A key Senate committee in Pennsylvania gave the green light to a bill that would protect medical cannabis patients from DUI charges, so long as they are not actively impaired when driving. Senate lawmakers, meanwhile, approved a separate measure to protect banks servicing state-legal cannabis businesses from state interference.
The DUI legislation – SB 167 – was introduced by Sen. Camera Bartolotta (R) and now that it has been approved by the Senate Transportation Committee it is on its way to the Senate floor for a full vote. If passed, it would amend state law so as to require proof of THC impairment before a registered medical cannabis patient could face prosecution on DUI charges.
Under Pennsylvania’s marijuana DUI laws, a zero-tolerance approach is in force meaning any trace of marijuana in a person’s system is understood as impaired driving. This is a problem for Pennsylvania’s 368,000 medical marijuana patients as THC metabolites remain in a person’s system long after they last consumed cannabis.
It also runs counter to research that indicates there is no link between traces of THC metabolites in a person’s system and impaired driving. Most other state cannabis DUI laws either require proof of impairment or have per se limits for THC blood concentration.
“While the responsible medical cannabis patient never drives impaired, the risk of a zero-tolerance DUI arrest and prosecution is one of the most serious issues confronting Pennsylvania’s medical cannabis community,” Bartolotta said in a press release. “My bill will protect this community without sacrificing the safety of our roads.”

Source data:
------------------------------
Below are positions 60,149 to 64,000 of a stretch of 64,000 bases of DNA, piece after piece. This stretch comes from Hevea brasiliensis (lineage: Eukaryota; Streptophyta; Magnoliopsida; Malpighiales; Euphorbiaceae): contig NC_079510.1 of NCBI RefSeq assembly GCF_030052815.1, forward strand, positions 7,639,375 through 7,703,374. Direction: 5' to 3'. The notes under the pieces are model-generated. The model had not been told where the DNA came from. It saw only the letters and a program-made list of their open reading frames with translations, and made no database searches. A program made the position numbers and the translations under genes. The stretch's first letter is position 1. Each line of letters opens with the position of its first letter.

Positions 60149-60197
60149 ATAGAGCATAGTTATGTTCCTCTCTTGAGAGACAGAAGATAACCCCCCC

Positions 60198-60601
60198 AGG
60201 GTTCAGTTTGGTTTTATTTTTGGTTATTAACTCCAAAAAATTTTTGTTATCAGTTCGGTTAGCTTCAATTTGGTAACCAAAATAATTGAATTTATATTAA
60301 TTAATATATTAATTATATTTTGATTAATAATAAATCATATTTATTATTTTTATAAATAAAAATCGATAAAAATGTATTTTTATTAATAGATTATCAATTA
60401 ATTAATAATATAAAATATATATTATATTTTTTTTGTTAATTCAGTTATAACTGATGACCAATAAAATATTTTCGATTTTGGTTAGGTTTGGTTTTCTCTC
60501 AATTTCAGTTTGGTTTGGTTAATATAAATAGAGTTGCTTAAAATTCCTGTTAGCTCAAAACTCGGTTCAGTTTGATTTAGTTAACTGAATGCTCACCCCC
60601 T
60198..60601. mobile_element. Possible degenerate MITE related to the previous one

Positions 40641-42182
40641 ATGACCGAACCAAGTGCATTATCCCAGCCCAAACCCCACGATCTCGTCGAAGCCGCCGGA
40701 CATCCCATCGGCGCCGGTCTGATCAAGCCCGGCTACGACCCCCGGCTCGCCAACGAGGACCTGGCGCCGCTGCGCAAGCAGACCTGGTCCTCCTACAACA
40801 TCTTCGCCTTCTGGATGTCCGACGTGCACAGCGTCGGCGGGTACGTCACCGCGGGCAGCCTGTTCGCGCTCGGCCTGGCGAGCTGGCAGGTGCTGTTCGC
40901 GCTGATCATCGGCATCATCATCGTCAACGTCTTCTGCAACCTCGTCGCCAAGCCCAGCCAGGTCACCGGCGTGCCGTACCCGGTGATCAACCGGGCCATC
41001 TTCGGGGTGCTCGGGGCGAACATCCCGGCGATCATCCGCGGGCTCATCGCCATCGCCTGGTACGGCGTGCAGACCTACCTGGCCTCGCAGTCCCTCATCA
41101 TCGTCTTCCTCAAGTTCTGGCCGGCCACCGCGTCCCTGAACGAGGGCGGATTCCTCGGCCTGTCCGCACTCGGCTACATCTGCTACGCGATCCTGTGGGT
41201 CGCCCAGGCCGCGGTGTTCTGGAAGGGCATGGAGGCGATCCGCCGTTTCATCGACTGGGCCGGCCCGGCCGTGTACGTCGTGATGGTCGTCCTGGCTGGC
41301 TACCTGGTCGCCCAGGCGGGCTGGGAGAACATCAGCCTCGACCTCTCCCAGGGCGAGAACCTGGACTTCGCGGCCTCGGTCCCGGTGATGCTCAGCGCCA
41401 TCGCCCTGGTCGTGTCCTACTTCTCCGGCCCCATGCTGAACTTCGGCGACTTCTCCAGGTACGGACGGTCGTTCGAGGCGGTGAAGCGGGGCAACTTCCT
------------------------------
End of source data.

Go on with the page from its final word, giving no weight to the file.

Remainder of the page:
The #PASenate Transportation Committee has approved my #SB167 to protect Pennsylvanians suffering from chronic illness from an inconsistency in the state’s DUI law that leaves them vulnerable to wrongful criminal conviction. @SenLangerholc @PASenateGOP https://t.co/QR6PaFddd4
— Senator Bartolotta (@senbartolotta) June 28, 2022
In effect, Bartolotta’s bill would ensure that cannabis is treated in the same manner by law enforcement as Schedule II and III drugs, including medication for anxiety and prescription opioids.
Separately, the full Senate voted in favor of a House-approved bill with an amendment that would afford protections to banks working with state-legal medical marijuana businesses.
The measure had already been approved by the Senate as a standalone bill, as well as by a House committee, but the legislation’s lead sponsor – Sen. John DiSanto (R ) – added it as an amendment to HB 311, which concerns the savings promotion programs of specific financial institutions.
The marijuana banking amendment was overwhelmingly approved in a 47-2 vote, while the amended bill cleared the Senate 46-4. The measure now requires the approval of the House once again before it can make its way to Gov. Tom Wolf’s desk for his signature.
“The provisions of cannabis banking are incredibly important,” said Sen. Sharif Street (D) prior to the vote. “It does provide additional safety—but moreover, in the long run, allowing traditional banking, opening up markets [will] allow smaller and more diverse business people to become involved in the cannabis industry.”
Marijuana banking reform advocates believe the measure is more likely to pass as a an amendment than as a standalone bill. In either case, the reform would not guarantee protections to banks from federal interference.
Pennsylvania’s steps towards implementing cannabis banking reform are in contrast to continued inaction in the Senate on Capitol Hill. While lawmakers in the House of Representatives have approved the bipartisan Secure and Fair Enforcement (SAFE) Banking Act in one form or another six times, the Senate has yet to act on the measure.
Senate Majority Leader Chuck Schumer insists on prioritizing comprehensive federal cannabis reform ahead of piecemeal measures, but as his bill faces repeated delays and as more and more states take unilateral action on the issue, pressure is likely to grow.